Meanwhile down at the store, down in the basement, David is promoted to the grocery department and the tender loving care of it’s manager Mr. Ellison. Grandfather told his staff not to treat David differently from any other employee. Mr. Ellison didn’t need such instructions – he treated all his staff the same – with suspicion.

David’s job was unpacking, packaging and stacking the shelves. Mr. Ellison’s instructions were brief: “ When unpacking the bananas look out for black widow spiders – one bite and you turn rigid as a rock. No sampling. “If I catch you nibbling the almonds or gumdrops you’re fired. Here’s your white coat. Notice I’ve cut off the pockets to cut off temptation.”

Mr. Ellison showed David how to stack soup cans into a gigantic pyramid – getting the last can on the top is tricky. Mr. Ellison says you do it the same way that porcupines make love – VERY CAREFULLY.”

David told this story that night at supper. Gram was not amused. Turning to her husband she said: “So that’s the kind of thing Davey’s learning from your staff.”

During a tour of the store Mr. Ellison showed David’s grandfather the great pyramid of Libby’s Pork and Bean cans that David had built. Though priding his independence Mr. Ellison knew who signed his paychecks.

The mayor’s wife – Mrs. Pritty – and her five year old daughter Audrey came shopping. Audrey pulled out one of the cans, the pyramid collapsed, Audrey fell screeching in a sea of tumbling cans. Shaking her finger under Mr. Ellison nose Mrs. Pritty proclaimed “ the Mayor will sue!”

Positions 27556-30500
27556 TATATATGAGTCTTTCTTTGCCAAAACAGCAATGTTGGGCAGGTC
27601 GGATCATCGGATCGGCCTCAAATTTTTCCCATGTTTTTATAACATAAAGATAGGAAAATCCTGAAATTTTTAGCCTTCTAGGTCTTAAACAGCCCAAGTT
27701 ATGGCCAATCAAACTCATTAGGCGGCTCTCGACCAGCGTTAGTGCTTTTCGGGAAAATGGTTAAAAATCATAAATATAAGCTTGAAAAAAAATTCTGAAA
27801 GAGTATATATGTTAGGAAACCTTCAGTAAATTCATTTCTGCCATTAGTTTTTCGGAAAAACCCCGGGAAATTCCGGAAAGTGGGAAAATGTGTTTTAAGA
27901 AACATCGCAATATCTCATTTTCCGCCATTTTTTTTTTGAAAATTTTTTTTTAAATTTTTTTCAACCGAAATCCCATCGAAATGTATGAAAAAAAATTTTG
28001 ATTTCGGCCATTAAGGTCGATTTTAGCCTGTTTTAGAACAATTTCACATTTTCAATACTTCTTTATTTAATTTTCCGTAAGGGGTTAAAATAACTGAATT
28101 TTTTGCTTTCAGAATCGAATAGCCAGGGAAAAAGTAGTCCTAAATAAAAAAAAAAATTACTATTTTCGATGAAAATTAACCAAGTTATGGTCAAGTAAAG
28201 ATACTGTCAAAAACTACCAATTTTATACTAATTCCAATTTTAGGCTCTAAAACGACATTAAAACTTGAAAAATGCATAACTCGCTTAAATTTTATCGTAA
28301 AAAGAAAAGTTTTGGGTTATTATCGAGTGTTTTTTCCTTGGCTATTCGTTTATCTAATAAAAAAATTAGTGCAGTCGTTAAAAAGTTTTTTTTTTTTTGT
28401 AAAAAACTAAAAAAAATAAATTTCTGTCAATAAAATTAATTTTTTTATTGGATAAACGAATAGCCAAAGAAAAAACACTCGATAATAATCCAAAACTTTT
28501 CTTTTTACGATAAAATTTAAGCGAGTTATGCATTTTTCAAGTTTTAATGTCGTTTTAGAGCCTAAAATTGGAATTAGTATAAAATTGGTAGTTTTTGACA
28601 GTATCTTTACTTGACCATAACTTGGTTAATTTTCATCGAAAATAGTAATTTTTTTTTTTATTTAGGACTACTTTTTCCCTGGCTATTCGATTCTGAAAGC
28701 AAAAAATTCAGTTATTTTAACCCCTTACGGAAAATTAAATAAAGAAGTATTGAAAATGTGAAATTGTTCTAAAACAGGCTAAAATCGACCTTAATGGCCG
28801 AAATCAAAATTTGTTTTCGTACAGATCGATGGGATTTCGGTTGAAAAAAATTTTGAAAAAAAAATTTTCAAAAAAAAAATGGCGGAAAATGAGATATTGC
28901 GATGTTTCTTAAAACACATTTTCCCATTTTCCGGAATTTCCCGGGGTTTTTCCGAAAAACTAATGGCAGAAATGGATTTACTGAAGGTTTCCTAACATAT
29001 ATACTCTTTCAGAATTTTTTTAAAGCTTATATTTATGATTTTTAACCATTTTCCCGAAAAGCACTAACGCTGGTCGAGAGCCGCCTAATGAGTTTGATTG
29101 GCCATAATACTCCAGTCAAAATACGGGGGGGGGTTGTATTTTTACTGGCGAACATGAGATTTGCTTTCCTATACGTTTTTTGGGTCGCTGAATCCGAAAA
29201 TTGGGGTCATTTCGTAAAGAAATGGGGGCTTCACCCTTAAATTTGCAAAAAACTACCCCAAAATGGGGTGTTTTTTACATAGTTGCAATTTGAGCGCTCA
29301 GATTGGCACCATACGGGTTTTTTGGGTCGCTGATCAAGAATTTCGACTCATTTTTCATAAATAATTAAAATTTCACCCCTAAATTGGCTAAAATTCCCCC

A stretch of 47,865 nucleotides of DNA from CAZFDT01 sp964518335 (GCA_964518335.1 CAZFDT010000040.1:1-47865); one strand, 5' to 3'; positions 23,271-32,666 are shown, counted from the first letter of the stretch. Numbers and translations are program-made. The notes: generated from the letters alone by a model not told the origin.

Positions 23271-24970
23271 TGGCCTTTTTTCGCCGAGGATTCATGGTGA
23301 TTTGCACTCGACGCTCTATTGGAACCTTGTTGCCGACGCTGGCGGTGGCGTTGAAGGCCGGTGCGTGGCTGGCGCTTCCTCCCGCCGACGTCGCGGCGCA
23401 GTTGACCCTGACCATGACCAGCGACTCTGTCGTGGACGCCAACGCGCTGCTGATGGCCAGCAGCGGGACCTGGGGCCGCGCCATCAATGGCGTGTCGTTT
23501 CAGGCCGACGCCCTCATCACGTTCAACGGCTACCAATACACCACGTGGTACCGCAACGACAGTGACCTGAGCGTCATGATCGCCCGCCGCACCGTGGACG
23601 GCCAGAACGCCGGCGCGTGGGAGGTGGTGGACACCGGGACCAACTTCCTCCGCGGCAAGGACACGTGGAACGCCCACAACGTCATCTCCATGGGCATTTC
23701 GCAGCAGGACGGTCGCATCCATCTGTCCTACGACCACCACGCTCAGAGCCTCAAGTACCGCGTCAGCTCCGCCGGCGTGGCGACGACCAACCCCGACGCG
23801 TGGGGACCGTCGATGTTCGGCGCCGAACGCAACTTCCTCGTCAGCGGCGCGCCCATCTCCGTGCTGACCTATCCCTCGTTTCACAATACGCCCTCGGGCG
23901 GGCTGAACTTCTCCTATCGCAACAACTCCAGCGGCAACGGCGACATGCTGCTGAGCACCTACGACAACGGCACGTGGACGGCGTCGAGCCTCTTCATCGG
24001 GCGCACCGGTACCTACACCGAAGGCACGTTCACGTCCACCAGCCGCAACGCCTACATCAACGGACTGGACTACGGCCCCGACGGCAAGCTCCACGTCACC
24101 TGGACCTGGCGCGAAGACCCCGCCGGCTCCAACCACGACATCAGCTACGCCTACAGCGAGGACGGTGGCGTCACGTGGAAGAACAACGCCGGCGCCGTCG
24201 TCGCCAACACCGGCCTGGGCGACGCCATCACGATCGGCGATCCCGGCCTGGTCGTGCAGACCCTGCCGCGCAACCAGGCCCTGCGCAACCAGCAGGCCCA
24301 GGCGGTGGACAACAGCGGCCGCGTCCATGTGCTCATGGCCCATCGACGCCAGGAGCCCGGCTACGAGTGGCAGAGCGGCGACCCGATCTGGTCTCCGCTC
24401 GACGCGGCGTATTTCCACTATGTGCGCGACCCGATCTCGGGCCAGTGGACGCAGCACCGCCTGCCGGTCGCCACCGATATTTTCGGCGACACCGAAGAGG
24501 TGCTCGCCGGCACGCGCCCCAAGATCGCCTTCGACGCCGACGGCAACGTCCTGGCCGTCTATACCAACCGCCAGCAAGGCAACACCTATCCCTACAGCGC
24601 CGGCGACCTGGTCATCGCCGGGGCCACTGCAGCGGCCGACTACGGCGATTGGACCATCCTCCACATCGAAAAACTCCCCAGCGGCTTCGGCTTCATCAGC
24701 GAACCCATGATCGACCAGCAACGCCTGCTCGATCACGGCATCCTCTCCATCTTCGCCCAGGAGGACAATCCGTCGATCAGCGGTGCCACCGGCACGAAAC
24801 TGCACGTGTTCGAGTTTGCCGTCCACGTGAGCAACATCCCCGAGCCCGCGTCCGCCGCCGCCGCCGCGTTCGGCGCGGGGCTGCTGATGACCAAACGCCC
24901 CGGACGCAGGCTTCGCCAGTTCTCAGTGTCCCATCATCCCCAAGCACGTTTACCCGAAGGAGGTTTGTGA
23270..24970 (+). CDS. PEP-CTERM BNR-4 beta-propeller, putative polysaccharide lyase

He didn’t, but no more pyramids.

Thereafter whenever Mr. Ellison saw Mrs. Pritty and her daughter descending the stairs to his domain he mumbled: “Goody, goody, here comes Audrey.”

That’s now become a stock phrase in our extended family. Whenever anyone sees someone approaching who they don’t like they whisper “Goody, goody, here comes Audrey.”

Glenny Warren and Joe Wheeler joined the boy scouts, said it was great so David joined too. The young scout master, Reverend Hunt, taught them good stuff, not just how to tie knots and light fires by rubbing sticks together, but how to box and wrestle. He raced around in a Ford coupe with a rumble seat and preached rousing sermons – people called him Hell Fire Hunt.

The boys went to scout camp for a week, lived in tents, had canoe races, sat around the campfire at night listening to heroic stories, and some not so heroic. When the scout master wasn’t around the camp cook – Harry Jewel – told them war stories about a bomb went off and a bloody hand – no arm attached – was blown into his new batch of noodle soup. He fished it out and nobody was the wiser , adding “Actually that soup coulda used a bit of meat.”

His last job was cooking for a  religious sect – a bunch of Holy Rollers. Harry said they were overflowing with the love of Jesus: shouting, praying, saving souls. Then Harry lowered his voice and said: “You know boys there was more souls laid than saved at that there camp.”